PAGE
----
PH to ASEAN: Curb ‘specific’ moves in South China Sea

Paterno R. Esmaquel II

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Positioning itself as a regional 'leader,' the Philippines bares the details of the 'triple action plan' it will propose to ASEAN

BOOSTING TIES. Philippine Foreign Secretary Albert del Rosario talks to Vietnamese Foreign Minister Pham Binh Minh (not in photo) during a meeting at the Government Guest House in Hanoi, Vietnam, another claimant country in the South China Sea, on July 2, 2014. File photo by Luong Thai Linh/EPA

MANILA, Philippines – The Philippines’ proposed moratorium on tension in the South China Sea should cover “specific” activities, and serve as a “more concrete definition” of a 2002 statement to maintain peace in the disputed waters.

The Philippines’ Department of Foreign Affairs (DFA) explained this on Friday, August 1, in its first formal statement about the “triple action plan (TAP)” it will propose in the Association of Southeast Asian Nations (ASEAN) meetings in Myanmar this month.

The DFA said: “As an immediate approach, the TAP calls for a moratorium on specific activities that escalate tension in the South China Sea. This approach brings to fore the need for a more concrete definition of paragraph 5 of the ASEAN-China Declaration of Conduct on the South China Sea.” 

Paragraph 5 of the DOC, a non-binding document signed in 2002, already says claimant states should “undertake to exercise self-restraint in the conduct of activities that would complicate or escalate disputes and affect peace and stability.”

The Philippines, however, saw the need to define this paragraph more concretely as a way “to press the gas pedal” in resolving the sea disputes. It wants “to be a leader to speed things up,” DFA spokesman Charles Jose told reporters in June. (READ: Philippines to press ‘gas pedal’ vs sea tensions)

“The Philippines hopes that the claimant states, other ASEAN countries, and the ASEAN dialogue partners will favorably consider this proposal as it is comprehensive, constructive, and brings together various initiatives that the Philippines and other countries have been advocating on the issue of the South China Sea for the past years,” the DFA said Friday.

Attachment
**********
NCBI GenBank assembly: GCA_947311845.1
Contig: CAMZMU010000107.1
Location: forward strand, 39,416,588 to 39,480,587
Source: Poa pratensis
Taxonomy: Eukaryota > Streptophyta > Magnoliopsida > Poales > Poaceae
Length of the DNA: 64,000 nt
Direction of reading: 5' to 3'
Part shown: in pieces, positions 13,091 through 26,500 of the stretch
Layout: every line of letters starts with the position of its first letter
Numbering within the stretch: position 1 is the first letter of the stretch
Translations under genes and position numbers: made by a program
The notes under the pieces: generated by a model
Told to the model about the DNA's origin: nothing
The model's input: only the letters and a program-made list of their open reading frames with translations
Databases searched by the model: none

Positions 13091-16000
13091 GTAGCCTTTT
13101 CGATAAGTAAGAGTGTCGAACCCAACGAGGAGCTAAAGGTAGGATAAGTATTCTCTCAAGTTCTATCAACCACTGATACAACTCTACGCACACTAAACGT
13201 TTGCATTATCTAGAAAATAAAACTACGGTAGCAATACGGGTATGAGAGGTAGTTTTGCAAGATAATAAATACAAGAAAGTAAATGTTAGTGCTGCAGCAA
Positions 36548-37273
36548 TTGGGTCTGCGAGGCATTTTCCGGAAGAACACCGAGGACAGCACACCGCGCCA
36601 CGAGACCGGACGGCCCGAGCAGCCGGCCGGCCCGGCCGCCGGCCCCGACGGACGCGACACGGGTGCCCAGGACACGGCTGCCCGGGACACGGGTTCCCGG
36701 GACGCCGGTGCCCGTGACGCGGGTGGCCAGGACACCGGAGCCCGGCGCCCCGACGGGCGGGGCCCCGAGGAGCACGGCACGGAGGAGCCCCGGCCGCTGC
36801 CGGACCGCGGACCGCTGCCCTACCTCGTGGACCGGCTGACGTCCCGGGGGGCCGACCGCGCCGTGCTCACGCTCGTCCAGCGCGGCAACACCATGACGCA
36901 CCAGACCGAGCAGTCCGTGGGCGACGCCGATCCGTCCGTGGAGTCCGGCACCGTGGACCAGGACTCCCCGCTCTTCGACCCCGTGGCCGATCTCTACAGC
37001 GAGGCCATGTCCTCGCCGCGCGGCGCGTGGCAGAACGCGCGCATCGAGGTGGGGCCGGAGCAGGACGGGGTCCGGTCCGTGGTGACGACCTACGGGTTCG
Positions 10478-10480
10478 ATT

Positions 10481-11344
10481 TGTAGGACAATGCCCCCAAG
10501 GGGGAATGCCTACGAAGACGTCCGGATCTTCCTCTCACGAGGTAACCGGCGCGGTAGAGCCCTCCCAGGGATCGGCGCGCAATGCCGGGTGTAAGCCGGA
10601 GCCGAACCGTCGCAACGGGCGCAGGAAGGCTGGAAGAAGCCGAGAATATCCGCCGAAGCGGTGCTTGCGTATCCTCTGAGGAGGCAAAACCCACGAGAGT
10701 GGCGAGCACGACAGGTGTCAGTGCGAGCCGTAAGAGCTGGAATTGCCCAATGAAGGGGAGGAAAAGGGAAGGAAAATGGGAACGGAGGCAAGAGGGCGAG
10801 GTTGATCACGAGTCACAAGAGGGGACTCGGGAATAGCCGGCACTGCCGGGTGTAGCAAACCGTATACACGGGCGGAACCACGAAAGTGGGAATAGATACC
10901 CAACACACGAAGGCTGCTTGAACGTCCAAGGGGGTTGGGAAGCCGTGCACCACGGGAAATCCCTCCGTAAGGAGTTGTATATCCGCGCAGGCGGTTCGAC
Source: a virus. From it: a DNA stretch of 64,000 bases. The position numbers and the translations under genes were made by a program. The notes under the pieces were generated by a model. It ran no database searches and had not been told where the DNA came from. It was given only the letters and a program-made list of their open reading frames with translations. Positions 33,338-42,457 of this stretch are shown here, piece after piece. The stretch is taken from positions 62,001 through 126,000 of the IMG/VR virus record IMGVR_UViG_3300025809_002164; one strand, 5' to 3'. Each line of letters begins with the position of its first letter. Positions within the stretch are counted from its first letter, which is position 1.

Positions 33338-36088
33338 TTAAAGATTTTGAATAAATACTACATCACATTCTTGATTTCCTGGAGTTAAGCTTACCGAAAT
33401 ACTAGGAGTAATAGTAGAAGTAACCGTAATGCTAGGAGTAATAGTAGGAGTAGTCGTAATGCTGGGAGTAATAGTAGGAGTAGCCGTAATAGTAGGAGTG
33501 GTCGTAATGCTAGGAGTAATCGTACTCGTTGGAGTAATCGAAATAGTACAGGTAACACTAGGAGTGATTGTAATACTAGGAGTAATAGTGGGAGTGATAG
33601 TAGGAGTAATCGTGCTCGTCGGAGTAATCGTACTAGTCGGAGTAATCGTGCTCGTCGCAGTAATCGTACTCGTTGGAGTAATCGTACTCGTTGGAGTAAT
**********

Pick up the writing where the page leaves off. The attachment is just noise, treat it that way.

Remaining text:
Short-term to long-term 

In its statement, the Philippines defined the TAP “as a concrete framework to address the escalating tensions in the South China Sea.”

It first announced this proposal, though informally, in late June “as tensions in the waters off Vietnam heightened due to emplacement of the Chinese Oil Rig HD981.” (READ: PH eyes ‘moratorium’ on South China Sea tensions and Q and A: ‘Brave, patriotic’ Vietnam challenges China)

The TAP involves immediate, intermediate, and final approaches to resolve South China disputes.

The immediate approach is the moratorium – a proposal that China has slammed because the Philippines, in its view, is the one raising tensions in the disputed waters. (READ: China turns tables on PH over ‘moratorium’ on tensions)

The intermediate approach is to highlight “the need and call for the full and effective implementation of the DOC and the expeditious conclusion of the Code of Conduct (COC),” a binding document to replace the DOC.

Del Rosario earlier said he doubts if China is willing to craft this COC because of the Asian giant’s “expansion agenda.”

The final approach is to underscore “the need for a settlement mechanism to bring the disputes to a final and enduring resolution anchored on international law.”

The DFA said, “The Philippines is pursuing such a resolution through arbitration and believes that the Arbitration award will clarify the maritime entitlements for all parties, which will be the basis for the settlement of maritime disputes.”

The Philippines sees a ruling on this historic case by January 2016, said its lead counsel in the arbitration, Washington-based Paul Reichler. –

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Paterno R. Esmaquel II

Paterno R. Esmaquel II is a senior multimedia reporter covering religion for Rappler. He also teaches journalism at the University of Santo Tomas. For story ideas or feedback, email